4, 6

Improvements to local authority powers - levers to encourage works

Power to enforce improvements

Consult on changes to the Housing (Scotland) Act 2006

Scottish Government - Input to prospective Housing Bill

Local authorities - case studies of current powers

Registers of Scotland - would have input to ensure registration processes are robust

Consultation Summer 2012

3

Power to enforce majority decisions under the tenement management scheme

Ability to pay missing shares for work notices and/or enforce majority decisions

Link work notices and maintenance orders

Streamline maintenance orders

Housing renewal area type powers for work notices

Repayment charges for commercial properties

Alternative levers for private landlords: fit and proper person test, restriction on lets

Consultation - coordinate with PRS strategy

Scottish Government - Input to prospective Housing Bill

Consultation

Summer 2012

PRS Strategy Group

Third party referrals to the Private Rented Housing Panel ( e.g. by local authorities)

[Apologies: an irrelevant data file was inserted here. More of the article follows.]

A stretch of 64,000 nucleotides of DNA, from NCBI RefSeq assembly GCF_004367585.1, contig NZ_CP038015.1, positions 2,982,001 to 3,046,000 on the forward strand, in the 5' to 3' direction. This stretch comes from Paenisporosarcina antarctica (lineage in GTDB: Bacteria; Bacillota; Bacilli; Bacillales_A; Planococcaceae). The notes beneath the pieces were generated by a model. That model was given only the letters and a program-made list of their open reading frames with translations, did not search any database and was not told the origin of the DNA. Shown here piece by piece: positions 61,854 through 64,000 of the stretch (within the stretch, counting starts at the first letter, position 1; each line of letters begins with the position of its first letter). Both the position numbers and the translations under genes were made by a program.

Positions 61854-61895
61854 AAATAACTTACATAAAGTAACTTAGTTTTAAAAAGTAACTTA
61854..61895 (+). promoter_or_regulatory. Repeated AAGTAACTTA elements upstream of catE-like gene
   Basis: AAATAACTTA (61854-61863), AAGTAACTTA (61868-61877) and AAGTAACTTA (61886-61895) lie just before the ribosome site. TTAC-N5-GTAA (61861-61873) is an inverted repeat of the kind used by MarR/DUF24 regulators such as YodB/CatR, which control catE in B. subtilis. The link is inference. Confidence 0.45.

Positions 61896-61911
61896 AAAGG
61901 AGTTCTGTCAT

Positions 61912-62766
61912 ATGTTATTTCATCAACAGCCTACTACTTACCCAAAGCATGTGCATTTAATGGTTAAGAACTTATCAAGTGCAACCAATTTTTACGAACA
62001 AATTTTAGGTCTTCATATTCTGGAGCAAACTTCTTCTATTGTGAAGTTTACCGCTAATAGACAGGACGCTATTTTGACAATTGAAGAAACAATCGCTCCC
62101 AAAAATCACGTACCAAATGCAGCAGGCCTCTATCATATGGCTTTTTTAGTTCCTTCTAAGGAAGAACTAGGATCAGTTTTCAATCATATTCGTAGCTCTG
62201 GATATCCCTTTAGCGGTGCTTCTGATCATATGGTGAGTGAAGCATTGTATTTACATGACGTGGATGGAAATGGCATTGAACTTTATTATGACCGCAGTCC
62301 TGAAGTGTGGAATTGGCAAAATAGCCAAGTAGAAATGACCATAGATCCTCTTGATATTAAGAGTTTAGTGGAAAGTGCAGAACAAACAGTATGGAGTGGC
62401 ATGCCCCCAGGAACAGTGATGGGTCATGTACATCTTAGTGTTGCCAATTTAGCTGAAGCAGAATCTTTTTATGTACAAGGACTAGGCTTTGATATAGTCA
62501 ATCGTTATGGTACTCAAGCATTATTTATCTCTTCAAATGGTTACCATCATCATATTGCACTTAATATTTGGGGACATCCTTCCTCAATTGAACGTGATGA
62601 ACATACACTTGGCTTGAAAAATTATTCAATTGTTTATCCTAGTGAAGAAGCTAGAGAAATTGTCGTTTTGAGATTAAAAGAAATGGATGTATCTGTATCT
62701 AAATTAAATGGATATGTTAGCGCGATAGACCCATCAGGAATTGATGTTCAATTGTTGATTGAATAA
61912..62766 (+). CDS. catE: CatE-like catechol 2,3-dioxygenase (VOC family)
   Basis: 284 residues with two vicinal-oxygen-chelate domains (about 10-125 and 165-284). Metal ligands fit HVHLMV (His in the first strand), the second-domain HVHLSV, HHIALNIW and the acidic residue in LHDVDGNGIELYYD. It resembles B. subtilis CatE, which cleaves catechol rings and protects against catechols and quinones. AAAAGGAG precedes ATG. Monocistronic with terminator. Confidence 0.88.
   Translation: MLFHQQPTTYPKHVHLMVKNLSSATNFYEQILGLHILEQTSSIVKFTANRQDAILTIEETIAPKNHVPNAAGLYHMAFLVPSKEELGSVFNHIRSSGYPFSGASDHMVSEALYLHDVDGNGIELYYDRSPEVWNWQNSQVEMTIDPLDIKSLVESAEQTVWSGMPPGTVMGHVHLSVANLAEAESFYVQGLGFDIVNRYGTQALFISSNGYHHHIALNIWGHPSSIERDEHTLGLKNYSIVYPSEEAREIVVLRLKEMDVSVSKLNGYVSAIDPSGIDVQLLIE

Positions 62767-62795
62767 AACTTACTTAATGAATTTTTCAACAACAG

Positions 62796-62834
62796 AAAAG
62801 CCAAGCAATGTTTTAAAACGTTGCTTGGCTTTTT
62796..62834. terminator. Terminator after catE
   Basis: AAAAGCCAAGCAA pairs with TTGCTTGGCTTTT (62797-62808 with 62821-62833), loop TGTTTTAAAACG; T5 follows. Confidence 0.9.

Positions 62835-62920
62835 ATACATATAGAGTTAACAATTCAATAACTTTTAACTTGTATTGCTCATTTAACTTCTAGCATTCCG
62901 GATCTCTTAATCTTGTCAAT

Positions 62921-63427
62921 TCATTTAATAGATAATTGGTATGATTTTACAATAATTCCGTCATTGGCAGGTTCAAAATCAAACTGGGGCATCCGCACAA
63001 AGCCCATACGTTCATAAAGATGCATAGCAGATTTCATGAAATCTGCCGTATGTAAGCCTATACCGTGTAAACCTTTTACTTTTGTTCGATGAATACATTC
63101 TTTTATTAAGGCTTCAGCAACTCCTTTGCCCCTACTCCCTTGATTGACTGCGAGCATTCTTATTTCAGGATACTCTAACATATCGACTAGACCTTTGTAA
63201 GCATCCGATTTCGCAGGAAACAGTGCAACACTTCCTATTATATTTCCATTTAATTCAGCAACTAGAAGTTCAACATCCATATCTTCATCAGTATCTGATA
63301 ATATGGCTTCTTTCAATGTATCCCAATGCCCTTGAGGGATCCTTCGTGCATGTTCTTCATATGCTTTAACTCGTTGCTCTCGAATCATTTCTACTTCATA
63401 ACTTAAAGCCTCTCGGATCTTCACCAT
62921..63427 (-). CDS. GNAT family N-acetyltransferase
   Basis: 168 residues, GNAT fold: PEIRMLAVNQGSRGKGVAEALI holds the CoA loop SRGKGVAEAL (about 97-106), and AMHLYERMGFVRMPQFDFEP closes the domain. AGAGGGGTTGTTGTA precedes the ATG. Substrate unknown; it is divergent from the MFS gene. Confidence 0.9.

Consultation - coordinate with PRS strategy

Scottish Government - Input to prospective Housing Bill

Consultation

Summer 2012

PRS Strategy Group

Should there be targets for particular types of disrepair ( e.g. BTS properties - new thermal insulation criteria)

Consultation to seek views of stakeholders

Scottish Government, local authorities

Summer 2012

Encourage improvements in non-traditional building types classed as defective

Engage with lenders on results of current research project - possible repeal of part 14 of the Housing (Scotland) Act 1987

Scottish Government, Buildings Research Establishment, Council of Mortgage Lenders

2012-13

Enforcement of repairs to empty homes: are additional powers needed?

Coordinate with Empty Homes strategy

Scottish Government

2012-13

Empty homes